Harvard's expansion in Allston has been decades in the making
1980s: Robert Silverman, the director of Harvard's Office of Planning,concludes that the University does not have enough room to grow in Cambridge and engineers a plan for Harvard to purchase land in Allston.
1987-1993: Harvard secretly purchases 52 acres of land in Allston.
1999: A faculty planning committee recommends to the President and the Corporation that Allston be developed as a major new academic campus, rather than as an annex for non-essential University functions.
September 1999: The faculty of Harvard Law School--viewed as a prime candidate for a cross-river move--votes overwhelmingly against moving to Allston.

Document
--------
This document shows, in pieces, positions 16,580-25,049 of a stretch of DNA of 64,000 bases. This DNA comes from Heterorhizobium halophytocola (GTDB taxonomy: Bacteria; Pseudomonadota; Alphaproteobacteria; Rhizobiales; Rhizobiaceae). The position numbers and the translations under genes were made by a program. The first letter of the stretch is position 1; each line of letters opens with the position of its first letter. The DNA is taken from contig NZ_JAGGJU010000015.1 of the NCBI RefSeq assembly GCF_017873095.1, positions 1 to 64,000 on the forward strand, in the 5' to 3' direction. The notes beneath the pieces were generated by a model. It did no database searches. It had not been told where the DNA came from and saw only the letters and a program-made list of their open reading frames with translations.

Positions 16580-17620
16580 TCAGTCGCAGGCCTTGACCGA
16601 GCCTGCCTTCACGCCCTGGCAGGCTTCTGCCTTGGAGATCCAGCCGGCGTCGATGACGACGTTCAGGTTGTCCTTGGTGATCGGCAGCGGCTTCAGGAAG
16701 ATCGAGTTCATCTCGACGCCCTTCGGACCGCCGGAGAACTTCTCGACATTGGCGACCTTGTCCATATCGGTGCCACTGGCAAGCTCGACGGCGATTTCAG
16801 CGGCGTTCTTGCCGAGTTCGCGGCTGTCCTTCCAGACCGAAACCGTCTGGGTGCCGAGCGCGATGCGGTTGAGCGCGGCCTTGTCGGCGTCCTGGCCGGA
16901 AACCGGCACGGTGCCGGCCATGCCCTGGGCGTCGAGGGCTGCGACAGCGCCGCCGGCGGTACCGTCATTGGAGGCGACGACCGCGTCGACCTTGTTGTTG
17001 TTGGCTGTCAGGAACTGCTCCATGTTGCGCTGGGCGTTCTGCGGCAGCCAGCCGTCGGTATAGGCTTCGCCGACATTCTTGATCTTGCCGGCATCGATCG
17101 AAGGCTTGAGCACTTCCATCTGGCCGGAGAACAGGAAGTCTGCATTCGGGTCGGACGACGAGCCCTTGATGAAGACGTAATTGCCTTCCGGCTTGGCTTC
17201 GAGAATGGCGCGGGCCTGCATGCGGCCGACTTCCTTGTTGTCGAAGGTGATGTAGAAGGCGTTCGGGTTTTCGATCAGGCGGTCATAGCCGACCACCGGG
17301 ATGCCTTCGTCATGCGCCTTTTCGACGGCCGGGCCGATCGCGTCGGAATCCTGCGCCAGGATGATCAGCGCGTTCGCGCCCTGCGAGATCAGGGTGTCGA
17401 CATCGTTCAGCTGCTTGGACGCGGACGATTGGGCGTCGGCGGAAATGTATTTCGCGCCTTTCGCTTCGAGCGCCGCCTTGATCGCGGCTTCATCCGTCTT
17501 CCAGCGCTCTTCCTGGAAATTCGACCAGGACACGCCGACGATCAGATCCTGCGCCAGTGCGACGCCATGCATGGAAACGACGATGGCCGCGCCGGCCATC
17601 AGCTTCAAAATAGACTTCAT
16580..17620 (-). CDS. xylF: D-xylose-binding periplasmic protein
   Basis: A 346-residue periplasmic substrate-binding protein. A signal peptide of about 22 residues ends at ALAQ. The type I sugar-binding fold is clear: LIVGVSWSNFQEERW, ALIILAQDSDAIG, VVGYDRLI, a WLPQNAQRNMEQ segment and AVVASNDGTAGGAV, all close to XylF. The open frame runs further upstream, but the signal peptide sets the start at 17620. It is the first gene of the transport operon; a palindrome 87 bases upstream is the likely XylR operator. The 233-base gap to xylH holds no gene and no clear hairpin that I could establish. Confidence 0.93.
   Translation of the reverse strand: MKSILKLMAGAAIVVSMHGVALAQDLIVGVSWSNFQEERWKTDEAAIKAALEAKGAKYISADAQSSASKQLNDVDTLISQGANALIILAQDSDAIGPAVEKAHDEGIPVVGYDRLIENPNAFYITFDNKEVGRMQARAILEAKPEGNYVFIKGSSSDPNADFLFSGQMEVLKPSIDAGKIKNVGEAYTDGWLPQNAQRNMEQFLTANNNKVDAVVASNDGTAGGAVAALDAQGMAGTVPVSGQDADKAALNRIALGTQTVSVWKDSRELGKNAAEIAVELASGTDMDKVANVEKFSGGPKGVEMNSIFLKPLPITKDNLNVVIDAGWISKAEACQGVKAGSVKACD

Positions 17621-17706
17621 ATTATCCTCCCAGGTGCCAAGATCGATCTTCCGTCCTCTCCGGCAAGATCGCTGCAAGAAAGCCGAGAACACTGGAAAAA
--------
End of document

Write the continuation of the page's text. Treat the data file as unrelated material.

Summer 2000: Harvard purchases an additional 48 acres of land in Allston from the Massachusetts Turnpike Authority.
October 2001: In his installation speech, University President Lawrence H. Summers names developing Allston as one his main goals.
Winter 2002: A faculty planning committee settles on three scenarios for Allston. One option involves moving professional schools, including the law school; a second focuses on creating a science campus with possible commercial tie-ins; the third centers on cultural options.
July 15, 2003: The University's deans and president hear a plan for Allston at their summer retreat. The plan calls for science and undergraduate housing, as well as Harvard's Graduate School of Education and School of Public Health, to move across the river.
October 21, 2003: Summers sends a letter to Harvard faculty officially announcing his plan for Allston, ostensibly the same plan heard by the deans at their mid-summer retreat.